With the failwhale, people got upset but realized that there is so much cool stuff going on here I can hang tight until the system is back. It is sort of like the logic behind the beta-invite. This is entirely different, Twitter isn’t acting as expected.

Also, I’m only taking about one aspect of Twitter in this post. There are the search problems which still aren’t fixed despite the update provided in that link. There was the “all posts coming from the web” problem which occurred over a weekend where, apparently, they take a holiday. This may not sound like a big deal, but it was for a lot of developers and even one business had to SHUT DOWN until the problem was fixed. There are many, many other issues that I’m just not going to bring up.

I’m not giving up on Twitter, but you can find me on FriendFeed.

To Twitter’s credit they have been fairly open on their status blog and their employees are pretty active on the mailing lists.

Mobile Safari Benchmarks

Update: Ran the benchmark on an iPhone 3GS 32Gb and saw yet another three-fold increase in speed.

Schiller was tossin’ around some pretty impressive benchmarks on the new version of Mobile Safari in iPhone OS 3. I’ve been using the OS 3 betas from the second they were available and definitely noticed speed improvements right off the bat.

These SunSpider tests were done on the same 2nd-gen 16Gb 2G iPhone on the same network. I’ve been saving these numbers for a bit, dang NDA, but now here they are:

mobile_safari

Mobile Safari SunSpider Benchmarks

Twitter, We Have A Problem

spitterSpatter, Speet, Spitter, Spam!

Looks like the reCAPTCHA got jacked (or more likely the Mechanical Turk got involved) and the floodgates have opened for the spitters (or whatever you wanna call them). The account shown on the right gained several hundred followers in the time I watched it. Page after page after page of these useless, non-profile-imaged, non-bio’d, non-locationed, never-status-updated freaks.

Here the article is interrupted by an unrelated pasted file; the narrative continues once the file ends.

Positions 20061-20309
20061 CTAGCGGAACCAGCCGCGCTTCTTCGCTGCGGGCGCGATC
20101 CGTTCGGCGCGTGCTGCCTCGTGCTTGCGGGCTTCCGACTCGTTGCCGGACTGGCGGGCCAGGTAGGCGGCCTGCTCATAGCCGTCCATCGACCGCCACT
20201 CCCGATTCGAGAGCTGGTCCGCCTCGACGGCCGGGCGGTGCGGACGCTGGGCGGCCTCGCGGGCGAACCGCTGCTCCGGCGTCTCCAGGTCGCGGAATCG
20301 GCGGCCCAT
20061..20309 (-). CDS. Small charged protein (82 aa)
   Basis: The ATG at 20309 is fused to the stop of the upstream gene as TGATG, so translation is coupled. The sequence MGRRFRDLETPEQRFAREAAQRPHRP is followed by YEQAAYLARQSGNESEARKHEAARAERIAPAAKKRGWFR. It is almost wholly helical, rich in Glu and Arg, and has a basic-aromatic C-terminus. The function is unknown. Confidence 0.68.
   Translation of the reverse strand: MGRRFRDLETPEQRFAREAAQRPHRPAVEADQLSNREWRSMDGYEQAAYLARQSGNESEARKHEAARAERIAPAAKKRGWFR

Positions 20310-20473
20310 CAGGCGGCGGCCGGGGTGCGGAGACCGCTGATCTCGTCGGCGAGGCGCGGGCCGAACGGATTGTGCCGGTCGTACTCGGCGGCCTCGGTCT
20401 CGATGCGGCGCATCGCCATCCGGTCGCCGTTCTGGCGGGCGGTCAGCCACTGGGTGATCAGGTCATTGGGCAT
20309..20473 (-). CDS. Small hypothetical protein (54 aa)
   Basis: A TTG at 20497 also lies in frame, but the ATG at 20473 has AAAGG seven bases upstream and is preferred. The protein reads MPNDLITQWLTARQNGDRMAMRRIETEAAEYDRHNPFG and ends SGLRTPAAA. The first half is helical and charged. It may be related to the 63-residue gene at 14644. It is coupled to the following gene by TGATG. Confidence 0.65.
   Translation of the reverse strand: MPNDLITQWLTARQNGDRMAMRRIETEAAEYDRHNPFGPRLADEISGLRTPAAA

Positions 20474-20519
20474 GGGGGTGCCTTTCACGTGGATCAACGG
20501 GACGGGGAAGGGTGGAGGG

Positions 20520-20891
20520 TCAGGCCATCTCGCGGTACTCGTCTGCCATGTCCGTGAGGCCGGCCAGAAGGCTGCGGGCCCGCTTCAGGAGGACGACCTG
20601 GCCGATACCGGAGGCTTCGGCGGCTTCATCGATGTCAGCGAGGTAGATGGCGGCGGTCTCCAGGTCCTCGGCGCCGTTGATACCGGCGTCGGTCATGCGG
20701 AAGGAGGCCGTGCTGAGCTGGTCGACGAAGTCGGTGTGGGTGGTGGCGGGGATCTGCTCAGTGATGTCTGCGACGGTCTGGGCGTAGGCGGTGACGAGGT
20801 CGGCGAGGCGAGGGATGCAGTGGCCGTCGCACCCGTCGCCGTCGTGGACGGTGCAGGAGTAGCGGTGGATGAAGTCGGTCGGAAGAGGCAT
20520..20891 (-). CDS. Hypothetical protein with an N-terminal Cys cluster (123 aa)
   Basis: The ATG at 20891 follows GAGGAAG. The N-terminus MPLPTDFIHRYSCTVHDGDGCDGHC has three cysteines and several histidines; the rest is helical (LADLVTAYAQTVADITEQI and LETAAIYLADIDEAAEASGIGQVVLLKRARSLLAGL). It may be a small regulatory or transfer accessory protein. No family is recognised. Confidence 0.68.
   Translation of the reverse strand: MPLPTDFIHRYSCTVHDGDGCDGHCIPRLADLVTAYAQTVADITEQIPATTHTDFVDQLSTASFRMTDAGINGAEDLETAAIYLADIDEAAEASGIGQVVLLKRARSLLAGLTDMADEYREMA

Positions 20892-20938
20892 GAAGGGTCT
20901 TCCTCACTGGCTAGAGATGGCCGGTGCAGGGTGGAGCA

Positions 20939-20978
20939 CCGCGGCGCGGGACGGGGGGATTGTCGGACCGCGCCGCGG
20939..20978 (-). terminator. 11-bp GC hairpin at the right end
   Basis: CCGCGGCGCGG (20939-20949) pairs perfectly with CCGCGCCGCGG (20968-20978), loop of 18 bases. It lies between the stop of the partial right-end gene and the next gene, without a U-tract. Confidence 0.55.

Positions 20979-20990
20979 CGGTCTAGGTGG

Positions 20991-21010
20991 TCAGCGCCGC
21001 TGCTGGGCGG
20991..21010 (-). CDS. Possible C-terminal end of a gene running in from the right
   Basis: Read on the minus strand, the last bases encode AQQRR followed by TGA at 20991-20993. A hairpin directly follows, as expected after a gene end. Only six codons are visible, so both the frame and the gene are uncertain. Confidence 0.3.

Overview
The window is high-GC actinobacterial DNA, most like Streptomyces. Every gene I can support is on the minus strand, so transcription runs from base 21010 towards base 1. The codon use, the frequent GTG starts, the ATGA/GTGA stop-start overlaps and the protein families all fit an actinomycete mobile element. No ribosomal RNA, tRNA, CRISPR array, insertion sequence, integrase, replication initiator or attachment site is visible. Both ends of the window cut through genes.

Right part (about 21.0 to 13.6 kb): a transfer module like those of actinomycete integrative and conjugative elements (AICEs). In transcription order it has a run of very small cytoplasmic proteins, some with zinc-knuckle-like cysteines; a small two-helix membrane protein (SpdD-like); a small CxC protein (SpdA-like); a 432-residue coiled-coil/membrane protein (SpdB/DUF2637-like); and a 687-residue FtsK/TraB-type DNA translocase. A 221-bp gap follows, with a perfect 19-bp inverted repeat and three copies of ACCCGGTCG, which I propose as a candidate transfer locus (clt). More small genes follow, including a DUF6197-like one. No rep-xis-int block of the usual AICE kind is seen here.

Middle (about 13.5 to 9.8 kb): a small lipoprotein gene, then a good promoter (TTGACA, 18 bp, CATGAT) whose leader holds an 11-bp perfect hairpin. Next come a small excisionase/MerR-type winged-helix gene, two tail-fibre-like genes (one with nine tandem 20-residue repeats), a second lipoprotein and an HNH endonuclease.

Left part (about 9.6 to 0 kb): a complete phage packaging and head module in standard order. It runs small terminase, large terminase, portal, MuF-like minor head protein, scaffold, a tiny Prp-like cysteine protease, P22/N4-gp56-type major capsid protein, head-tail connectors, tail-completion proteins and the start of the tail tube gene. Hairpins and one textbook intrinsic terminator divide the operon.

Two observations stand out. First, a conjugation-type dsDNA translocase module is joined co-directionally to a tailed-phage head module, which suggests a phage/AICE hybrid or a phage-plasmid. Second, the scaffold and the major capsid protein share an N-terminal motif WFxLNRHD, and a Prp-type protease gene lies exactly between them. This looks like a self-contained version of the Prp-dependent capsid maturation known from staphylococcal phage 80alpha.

Back to watching Scotty Got An Office Job or earning another banjo on Hunch. No wait, I’m extremely busy with a crazy deadline. Scratch that.

Off topic: I updated the Intel-Optimized Firefox build. It seems there is an official RC2 that slipped out after the announcement of the RC availability. I’ve built the RC2 version and you can download on the download page.

Browser Battle Round Three, Fight!

Gort!

Gort!

Update: It seems that I’ve over-optimized a bit on the latest build. I’ve toned it down and made it Tiger-compatible. The new build is on the downloads page.

With a few new browsers released this past week, I thought I’d redo the SunSpider JavaScript Benchmark on a couple (sorry Opera), and report the results. As usual, I disabled all add-ons, extensions, InputManagers, etc. The benchmarks were run on the same machine as the previous tests.

I also created another Intel Optimized Build of Firefox 3.5 RC preview (Shiretoko) using an updated .mozconfig file based on several reader contributions (including Mozilla employees). This new config is heavily optimized (that’s your warning). You can download both of those files on the downloads page.

Safari and Shiretoko did better than their previous incarnations, while Chrome OS X suffered in it’s jump from Chromium. The breakdown looks something like this:

  • Safari: 20.9% faster
  • Shiretoko: 13.6% faster
  • Chrome: 16.7% slower

And the neat graph looks like this:

SunSpider JavaScript Benchmark Results

SunSpider JavaScript Benchmark Results

Oh, and to find out what Gort is all about, go to about:robots in Firefox.

Gort! Klaatu barada nikto!